Integrating science lessons into your literacy program is a great way to cover the abundant curriculum content within the time constraints of a school year.
Science naturally integrates with literacy because it involves the exploration and communication of ideas, data, and findings. An effective scientist takes a systematic approach to understanding the world through experimentation and observation. Once this data is collected, it must be communicated. This requires a strong foundation in literacy skills.
Reading skills are also essential in the scientific field. Scientists must be able to read and understand research papers, scientific articles, and other sources of information. A proficient scientist has extensive scientific knowledge and the ability to read, interpret, and communicate results.
Overall, science and literacy are two subjects that are often taught separately but can be integrated with ease. With careful planning and the right tools and resources, teachers can provide students with a more comprehensive understanding of both subjects.
Here are some ideas for how to begin making these cross-curricular connections:
1. Science-themed reading materials:
Teachers can select books, articles, and other reading materials that incorporate science concepts. Teachers can brainstorm interesting topics related to chemistry, biology, and physics. This can be a great way to foster an interest in science while building essential reading skills.
2. Writing about science topics:
If writing is a focus, teachers can ask students to write about science topics, such as creating a persuasive essay about the importance of recycling, writing a report on the life cycle of a butterfly, or creating a science fiction story about a futuristic world. This can help students develop their writing skills while also reinforcing science concepts.
3. Science-based vocabulary:
Teaching science-based vocabulary is a great way to teach students the language necessary to participate in scientific discussion and inquiry. There are many ways to do this, such as using science-themed spelling word lists.
4. Scientific research projects:
Encourage students to conduct scientific research on a topic of their choice and then present their findings in a report or presentation. This can be a great way to build research skills, while also incorporating science concepts into the literacy curriculum.
5. Science-themed reading comprehension passages:
Use reading comprehension passages that focus on science concepts, such as asking students to read an article about climate change or global warming and answer questions based on what they've read. This can help students develop their literacy skills while also building their understanding of science concepts.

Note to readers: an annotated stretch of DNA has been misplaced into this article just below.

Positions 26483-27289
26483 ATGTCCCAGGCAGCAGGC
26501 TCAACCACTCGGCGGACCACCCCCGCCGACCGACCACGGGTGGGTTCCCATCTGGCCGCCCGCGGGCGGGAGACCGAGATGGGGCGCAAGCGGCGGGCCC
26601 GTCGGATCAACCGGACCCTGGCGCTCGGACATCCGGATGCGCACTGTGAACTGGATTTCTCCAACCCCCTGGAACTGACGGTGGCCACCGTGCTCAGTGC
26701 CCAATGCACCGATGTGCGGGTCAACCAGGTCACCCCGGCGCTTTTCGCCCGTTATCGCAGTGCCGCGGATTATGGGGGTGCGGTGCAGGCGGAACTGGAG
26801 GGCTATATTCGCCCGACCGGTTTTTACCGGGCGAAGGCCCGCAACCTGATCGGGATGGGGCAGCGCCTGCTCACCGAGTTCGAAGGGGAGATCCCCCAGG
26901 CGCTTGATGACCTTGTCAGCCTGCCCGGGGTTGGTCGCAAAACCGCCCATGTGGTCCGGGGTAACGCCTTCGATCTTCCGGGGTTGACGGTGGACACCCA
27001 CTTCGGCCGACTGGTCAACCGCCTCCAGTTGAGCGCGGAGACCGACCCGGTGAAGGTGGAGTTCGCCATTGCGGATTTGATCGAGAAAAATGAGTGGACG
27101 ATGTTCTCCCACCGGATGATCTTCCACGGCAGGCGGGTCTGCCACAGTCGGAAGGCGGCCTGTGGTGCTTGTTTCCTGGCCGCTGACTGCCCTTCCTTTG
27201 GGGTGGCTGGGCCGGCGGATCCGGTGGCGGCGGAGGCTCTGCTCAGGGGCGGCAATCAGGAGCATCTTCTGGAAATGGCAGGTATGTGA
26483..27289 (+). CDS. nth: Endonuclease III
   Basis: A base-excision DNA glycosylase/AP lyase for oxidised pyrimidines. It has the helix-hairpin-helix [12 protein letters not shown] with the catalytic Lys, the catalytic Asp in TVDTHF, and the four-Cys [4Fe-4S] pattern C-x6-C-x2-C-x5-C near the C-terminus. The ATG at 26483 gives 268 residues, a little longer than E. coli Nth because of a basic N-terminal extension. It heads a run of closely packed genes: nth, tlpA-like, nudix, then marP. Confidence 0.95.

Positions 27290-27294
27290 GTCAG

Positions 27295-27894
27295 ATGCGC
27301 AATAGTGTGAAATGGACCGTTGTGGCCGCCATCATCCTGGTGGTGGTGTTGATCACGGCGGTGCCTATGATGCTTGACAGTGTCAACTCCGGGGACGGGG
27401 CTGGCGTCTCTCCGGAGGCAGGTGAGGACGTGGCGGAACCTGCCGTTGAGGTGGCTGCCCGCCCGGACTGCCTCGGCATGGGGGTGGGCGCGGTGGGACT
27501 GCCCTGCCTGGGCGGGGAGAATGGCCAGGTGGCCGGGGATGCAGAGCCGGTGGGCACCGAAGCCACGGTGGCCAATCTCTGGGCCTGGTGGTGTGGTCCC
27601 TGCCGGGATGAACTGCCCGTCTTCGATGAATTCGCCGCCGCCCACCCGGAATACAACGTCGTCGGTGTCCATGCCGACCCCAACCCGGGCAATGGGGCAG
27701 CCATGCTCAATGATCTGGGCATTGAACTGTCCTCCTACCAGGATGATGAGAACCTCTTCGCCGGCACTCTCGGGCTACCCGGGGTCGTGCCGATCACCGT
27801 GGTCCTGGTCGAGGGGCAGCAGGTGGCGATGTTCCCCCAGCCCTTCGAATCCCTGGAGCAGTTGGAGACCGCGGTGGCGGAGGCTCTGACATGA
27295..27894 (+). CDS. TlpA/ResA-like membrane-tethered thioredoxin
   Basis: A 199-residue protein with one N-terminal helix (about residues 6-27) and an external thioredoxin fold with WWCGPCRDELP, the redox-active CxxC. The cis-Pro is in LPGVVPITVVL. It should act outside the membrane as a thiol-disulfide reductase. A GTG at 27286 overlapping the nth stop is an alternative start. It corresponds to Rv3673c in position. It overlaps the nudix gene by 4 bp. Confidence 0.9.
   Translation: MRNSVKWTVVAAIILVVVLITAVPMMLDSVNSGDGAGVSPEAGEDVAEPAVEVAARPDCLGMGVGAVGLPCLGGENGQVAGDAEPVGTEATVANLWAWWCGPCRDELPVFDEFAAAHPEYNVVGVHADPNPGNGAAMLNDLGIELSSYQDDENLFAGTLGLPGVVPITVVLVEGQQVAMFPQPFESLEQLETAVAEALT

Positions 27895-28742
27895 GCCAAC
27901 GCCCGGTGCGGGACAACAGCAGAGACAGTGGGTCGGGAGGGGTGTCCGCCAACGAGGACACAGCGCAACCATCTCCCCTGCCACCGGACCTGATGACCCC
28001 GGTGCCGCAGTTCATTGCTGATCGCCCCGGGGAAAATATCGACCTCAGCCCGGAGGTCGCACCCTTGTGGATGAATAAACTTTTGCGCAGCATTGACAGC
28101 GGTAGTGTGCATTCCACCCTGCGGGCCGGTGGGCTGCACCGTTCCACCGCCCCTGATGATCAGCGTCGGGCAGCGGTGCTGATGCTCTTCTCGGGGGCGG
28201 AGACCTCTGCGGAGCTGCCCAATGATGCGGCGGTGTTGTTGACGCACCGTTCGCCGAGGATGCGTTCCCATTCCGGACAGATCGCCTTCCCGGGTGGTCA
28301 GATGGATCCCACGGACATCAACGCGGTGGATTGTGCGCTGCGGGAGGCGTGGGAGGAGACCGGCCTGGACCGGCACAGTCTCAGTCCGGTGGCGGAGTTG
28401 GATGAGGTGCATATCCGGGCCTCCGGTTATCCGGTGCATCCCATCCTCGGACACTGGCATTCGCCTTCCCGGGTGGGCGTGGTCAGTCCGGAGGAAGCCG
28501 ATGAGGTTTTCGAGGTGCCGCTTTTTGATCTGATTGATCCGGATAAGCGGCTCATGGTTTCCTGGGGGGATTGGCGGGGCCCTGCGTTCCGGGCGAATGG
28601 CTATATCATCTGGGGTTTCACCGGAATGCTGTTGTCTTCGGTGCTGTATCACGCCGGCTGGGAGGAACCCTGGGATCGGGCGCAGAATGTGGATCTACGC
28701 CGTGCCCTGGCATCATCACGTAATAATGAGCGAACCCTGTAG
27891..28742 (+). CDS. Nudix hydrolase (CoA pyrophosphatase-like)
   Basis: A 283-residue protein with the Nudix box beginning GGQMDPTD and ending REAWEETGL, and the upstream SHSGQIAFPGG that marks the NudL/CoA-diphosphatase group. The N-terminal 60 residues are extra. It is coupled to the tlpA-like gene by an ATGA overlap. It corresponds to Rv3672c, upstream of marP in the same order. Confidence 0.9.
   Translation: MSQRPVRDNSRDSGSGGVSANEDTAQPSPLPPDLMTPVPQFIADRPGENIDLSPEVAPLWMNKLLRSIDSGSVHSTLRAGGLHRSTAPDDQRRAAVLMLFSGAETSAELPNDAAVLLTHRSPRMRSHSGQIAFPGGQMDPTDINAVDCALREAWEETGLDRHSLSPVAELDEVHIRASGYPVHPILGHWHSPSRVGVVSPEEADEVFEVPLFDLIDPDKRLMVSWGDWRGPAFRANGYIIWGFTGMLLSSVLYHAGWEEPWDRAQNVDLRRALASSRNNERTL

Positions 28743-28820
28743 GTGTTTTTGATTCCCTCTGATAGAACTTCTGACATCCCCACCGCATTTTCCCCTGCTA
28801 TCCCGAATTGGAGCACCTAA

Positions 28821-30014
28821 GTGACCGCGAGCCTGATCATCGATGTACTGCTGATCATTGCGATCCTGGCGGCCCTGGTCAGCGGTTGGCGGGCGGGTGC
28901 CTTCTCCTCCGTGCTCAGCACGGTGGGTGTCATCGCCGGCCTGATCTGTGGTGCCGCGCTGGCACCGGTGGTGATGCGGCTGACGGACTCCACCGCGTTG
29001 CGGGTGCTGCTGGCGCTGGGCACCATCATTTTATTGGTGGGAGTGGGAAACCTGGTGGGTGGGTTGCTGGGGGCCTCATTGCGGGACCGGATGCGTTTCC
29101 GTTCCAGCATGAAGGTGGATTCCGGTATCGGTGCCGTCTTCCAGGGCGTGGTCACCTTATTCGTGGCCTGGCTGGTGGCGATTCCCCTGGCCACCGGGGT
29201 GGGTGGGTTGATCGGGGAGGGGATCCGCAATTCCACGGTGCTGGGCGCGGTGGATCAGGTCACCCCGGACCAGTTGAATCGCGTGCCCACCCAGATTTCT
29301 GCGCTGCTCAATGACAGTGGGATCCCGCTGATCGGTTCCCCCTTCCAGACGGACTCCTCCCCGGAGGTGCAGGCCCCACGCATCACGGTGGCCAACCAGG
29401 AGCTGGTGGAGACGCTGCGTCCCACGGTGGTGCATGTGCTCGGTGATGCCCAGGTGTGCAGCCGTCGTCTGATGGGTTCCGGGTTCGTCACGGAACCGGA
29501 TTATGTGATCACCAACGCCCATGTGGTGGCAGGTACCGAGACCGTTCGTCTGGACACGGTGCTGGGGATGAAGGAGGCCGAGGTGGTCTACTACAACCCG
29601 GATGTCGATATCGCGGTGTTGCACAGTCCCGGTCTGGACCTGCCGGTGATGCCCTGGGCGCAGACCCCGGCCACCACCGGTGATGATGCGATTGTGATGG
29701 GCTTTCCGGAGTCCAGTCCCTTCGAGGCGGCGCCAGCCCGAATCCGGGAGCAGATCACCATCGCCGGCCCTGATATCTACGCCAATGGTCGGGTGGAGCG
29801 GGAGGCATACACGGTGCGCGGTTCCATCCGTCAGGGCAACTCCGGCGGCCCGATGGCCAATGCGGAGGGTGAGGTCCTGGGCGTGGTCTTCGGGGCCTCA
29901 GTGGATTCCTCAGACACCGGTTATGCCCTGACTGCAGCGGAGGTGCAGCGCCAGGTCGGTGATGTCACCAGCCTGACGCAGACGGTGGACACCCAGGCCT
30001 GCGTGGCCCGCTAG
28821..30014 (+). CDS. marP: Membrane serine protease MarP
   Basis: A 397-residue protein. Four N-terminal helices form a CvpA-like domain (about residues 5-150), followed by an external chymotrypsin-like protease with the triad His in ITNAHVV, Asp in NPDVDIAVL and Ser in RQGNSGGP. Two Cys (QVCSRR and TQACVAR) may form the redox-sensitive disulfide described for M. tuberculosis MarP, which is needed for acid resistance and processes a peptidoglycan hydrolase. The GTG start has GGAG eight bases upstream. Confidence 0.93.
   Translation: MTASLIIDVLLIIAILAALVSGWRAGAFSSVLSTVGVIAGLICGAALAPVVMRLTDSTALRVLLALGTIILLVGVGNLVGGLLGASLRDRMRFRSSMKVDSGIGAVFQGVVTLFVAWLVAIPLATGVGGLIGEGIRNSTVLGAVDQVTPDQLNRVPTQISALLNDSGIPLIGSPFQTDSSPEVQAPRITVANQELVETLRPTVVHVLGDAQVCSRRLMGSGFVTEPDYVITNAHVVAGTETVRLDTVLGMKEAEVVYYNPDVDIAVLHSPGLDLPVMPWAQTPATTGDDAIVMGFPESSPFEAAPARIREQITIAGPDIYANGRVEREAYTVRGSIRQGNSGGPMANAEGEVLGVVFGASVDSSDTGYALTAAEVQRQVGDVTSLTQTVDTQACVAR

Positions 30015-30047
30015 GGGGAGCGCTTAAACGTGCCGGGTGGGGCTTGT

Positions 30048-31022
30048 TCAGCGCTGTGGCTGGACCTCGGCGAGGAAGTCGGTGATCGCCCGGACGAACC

There are many science articles that can spark students' interests, but we recommend our Science-Themed Reading Comprehension Questions
Our website now offers unique Ontario curriculum-linked reading comprehension passages for Grades 1-8. While we do have a comprehensive bundle for all grades, each individual Grade can be purchased separately.
Please note: The Grade 4-6 Science Themed Readings are a Google Slides Version that can be purchased from our TPT Store.
This product provides students with an opportunity to practice their reading and retelling skills while learning about scientific topics. By incorporating cross-curricular connections, this resource can be used as a literacy activity that supports the current science unit.
The readings in this resource are based on the Ontario Science Curriculum, which means that they align with the science concepts that students are learning in class. Each Grade contains 20 readings that cover all four science units in that particular Grade. For example, our Grade 8 science readings are linked to the Cells, Fluids, Systems in Action, and Water Systems units.
Grade 1–6 readings are a single page in length, whereas our intermediate
Grade 7/8 are two pages long to provide additional detail and Grade-level appropriate reading. Readings are also followed by comprehension questions. This product can be used for individual reading practice, shared reading, and small-group instruction.
By integrating cross-curricular connections, this product can be used as a literacy activity that supports the current science unit. For example, if the class is currently studying cells, the reading passages on the impact of cancer on cells and the power of exercise in enhancing cellular health would be particularly relevant. This approach to teaching can help students make connections between different subjects. This allows them to develop a deeper understanding and appreciation for the wonders of science!